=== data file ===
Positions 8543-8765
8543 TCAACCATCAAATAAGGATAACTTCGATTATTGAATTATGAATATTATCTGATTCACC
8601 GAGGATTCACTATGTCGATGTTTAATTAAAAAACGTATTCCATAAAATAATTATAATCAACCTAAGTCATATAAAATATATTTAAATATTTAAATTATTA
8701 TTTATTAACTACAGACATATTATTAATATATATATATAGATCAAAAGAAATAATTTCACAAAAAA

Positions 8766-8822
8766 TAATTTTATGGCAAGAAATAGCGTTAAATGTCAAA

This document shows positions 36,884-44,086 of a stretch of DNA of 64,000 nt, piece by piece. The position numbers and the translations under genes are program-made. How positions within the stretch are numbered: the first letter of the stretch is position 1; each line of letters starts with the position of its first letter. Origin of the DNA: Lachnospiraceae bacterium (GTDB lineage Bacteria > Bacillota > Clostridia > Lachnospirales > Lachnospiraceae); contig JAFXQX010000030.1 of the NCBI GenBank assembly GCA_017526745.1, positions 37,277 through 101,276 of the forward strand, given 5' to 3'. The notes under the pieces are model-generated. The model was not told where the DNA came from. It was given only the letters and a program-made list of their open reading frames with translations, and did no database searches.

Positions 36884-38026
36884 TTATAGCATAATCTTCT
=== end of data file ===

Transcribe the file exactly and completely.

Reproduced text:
Positions 8543-8765
8543 TCAACCATCAAATAAGGATAACTTCGATTATTGAATTATGAATATTATCTGATTCACC
8601 GAGGATTCACTATGTCGATGTTTAATTAAAAAACGTATTCCATAAAATAATTATAATCAACCTAAGTCATATAAAATATATTTAAATATTTAAATTATTA
8701 TTTATTAACTACAGACATATTATTAATATATATATATAGATCAAAAGAAATAATTTCACAAAAAA

Positions 8766-8822
8766 TAATTTTATGGCAAGAAATAGCGTTAAATGTCAAA

This document shows positions 36,884-44,086 of a stretch of DNA of 64,000 nt, piece by piece. The position numbers and the translations under genes are program-made. How positions within the stretch are numbered: the first letter of the stretch is position 1; each line of letters starts with the position of its first letter. Origin of the DNA: Lachnospiraceae bacterium (GTDB lineage Bacteria > Bacillota > Clostridia > Lachnospirales > Lachnospiraceae); contig JAFXQX010000030.1 of the NCBI GenBank assembly GCA_017526745.1, positions 37,277 through 101,276 of the forward strand, given 5' to 3'. The notes under the pieces are model-generated. The model was not told where the DNA came from. It was given only the letters and a program-made list of their open reading frames with translations, and did no database searches.

Positions 36884-38026
36884 TTATAGCATAATCTTCT